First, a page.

Insurance imitating ART
27 November 2000
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9 April 2014
For an industry predicated on the management and containment of risk, the insurance market does not appear to deal with change all that well. Now, though, it is having to learn. With the arrival of Alternative Risk Transfer (ART), the reinsurance sector in particular now competes for work with the capital markets in a way that it has never had to before.
Of course, ART is still a relatively small part of the scene at the moment. Although the work is high value and high profile, there is not really that much of it around - for instance, there has been only around 30 insurance-related securitisations worldwide since 1994. But how much longer will this be the case?
At present, precisely because they are new and innovative, ART and related finance techniques are both resource-intensive and expensive. They are therefore only really suitable for high-value transactions.
However, the conventional thinking is that as more ART models are developed, research and development will reach a critical mass, and at a more basic level, more professionals will gain significant hands-on experience, and so the market for the products will expand. Hence the market will become an increasingly attractive and realistic option for a much wider number of transactions.
Indeed, one can well argue that the development of ART is being held back by factors - commercial, environmental and political - which will eventually swing in its direction. Certainly, the soft market for conventional (re)insurance products does ART no favours. There is little incentive to seek alternative sources of insurance when the traditional models are both more economical and efficient. (They are also, of course, proven.) No one, though, is taking bets on the market staying soft.
However, there are also regulatory and structural reasons why ART has yet to really take off. First, of course, the basic premise of ART is that there is - or will be - a degree of convergence between the banking, insurance and asset management sectors.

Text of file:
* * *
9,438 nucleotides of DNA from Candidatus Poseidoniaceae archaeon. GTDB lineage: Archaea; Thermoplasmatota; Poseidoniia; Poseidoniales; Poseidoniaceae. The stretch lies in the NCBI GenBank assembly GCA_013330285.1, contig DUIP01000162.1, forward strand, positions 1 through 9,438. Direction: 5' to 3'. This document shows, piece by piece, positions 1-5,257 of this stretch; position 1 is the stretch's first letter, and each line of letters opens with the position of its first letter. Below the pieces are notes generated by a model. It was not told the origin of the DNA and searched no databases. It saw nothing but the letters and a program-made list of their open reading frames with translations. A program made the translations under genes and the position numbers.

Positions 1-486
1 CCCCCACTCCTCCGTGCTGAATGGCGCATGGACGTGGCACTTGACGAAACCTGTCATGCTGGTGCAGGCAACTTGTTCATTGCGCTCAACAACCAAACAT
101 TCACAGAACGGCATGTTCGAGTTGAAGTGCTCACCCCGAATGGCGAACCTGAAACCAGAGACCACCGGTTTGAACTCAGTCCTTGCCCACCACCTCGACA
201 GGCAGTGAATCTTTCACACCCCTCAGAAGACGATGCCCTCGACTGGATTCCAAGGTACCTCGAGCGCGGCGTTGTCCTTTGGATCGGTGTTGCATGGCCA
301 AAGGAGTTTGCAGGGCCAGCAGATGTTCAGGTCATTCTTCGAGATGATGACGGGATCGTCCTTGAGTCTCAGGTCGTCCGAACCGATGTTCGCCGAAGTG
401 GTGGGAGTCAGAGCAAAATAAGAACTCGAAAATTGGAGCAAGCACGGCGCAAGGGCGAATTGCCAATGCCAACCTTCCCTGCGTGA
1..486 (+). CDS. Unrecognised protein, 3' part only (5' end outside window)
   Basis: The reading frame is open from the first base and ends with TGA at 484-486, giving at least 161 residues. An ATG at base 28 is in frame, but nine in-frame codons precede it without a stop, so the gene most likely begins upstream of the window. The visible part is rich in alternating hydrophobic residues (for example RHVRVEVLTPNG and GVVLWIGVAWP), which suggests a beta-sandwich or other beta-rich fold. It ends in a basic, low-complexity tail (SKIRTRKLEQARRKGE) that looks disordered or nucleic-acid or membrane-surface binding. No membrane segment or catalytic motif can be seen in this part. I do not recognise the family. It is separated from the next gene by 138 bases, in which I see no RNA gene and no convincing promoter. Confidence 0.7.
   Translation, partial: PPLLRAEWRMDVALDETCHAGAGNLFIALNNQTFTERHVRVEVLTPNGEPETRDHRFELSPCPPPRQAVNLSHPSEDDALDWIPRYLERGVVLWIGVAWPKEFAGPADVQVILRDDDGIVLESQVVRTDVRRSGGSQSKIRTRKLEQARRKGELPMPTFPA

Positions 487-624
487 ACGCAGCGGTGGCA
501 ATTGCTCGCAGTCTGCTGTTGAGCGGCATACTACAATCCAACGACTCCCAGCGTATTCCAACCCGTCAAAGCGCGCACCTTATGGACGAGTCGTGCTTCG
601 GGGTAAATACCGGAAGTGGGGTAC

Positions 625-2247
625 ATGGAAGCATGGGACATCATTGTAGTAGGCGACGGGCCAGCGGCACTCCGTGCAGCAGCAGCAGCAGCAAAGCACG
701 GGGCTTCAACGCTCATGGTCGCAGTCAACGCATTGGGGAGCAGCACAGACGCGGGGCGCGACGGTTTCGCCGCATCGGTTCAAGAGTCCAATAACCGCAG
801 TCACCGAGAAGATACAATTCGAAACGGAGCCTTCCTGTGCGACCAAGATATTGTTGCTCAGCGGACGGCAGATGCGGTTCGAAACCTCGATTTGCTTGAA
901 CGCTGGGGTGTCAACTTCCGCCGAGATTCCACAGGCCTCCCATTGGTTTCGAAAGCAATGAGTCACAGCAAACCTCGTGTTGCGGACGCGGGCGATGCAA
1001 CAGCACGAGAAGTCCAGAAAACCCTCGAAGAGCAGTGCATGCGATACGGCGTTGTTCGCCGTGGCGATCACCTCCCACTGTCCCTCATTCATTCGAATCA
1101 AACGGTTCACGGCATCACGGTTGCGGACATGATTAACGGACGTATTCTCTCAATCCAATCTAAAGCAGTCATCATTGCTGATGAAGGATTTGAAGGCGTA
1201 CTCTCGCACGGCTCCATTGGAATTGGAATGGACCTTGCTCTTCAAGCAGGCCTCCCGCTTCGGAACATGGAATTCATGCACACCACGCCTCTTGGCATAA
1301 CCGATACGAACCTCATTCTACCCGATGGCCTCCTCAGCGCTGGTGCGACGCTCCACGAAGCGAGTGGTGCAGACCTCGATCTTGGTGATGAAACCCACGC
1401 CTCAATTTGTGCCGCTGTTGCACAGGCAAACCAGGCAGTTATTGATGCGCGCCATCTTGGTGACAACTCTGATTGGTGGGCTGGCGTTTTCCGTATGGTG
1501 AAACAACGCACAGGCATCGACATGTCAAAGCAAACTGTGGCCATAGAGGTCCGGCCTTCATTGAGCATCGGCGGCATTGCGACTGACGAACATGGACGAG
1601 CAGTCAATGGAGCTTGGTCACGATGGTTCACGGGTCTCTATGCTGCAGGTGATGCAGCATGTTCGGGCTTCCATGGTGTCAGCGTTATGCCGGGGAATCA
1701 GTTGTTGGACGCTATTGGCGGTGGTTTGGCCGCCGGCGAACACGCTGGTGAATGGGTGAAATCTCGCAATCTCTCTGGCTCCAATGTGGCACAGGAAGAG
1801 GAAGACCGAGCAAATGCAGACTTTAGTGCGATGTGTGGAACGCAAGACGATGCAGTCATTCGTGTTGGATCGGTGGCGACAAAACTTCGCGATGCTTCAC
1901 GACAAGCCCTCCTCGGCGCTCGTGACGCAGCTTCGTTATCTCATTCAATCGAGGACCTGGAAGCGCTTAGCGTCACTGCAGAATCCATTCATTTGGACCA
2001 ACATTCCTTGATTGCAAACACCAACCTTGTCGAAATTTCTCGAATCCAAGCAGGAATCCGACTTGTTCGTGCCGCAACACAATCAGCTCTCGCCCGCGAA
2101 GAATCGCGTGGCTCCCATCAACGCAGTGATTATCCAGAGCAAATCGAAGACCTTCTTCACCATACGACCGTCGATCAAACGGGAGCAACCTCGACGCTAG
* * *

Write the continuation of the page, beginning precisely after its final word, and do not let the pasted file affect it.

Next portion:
While this is clearly happening already, the fact that each operates under different regulatory regimes - and that in some instances there is simply no regulatory framework under which to work on some transactions - is surely a handicap. Also, the fact that regimes also differ internationally does little to help (although it has to be said that Bermuda has undoubtedly benefited from the recent repeal of the Glass-Steagal Act in the US). This is not necessarily a cry for more regulation, simply regulation that is made clearer.
There seems little doubt, though, that the markets are winning the argument on convergence with the regulators. And it is really the capital markets and not the insurance market that are driving the debate, since the odds are that it will be the small to medium-sized players in the latter market that will suffer. At some point, the pressure for institutional consolidation will become irresistible, not least because likely economies of scale will make ART transactions yet more attractive. Few people think the takeover traffic then will be anything other than one-way.
And let us not forget that public companies are increasingly focused above all else on delivering shareholder value. The ability, therefore, to take risk off the balance sheet and to collateralise it in some form creates significant opportunities, which few would refuse - assuming, of course, that such techniques are available at an acceptable price.
So is the writing on the wall for the conventional insurance market? There is no doubt that it is facing probably the most extensive period of change in its history, but it seems unlikely that ART will sweep all before it. It is just a tool, not the whole toolbox, and there will always be transactions that are more suited to traditional techniques.
For the law firms, though, ART should represent a really exciting challenge. The opportunity exists for firms to take a significant competitive advantage by undertaking groundbreaking, innovative projects, thus creating the framework within which competitors will have to work.
And it is clearly a challenge that the best firms in the sector are rising to. There are probably few surprises in the best firms table below, although the big question is how long the classic insurance firms can sustain their current leading positions once ART becomes more mainstream and convergence more of a reality. Will they ultimately lose out to the usual suspects - the international law firms with stellar banking and finance practices?
The jury, of course, is still out. But for the moment, EC3 is putting up a great fight.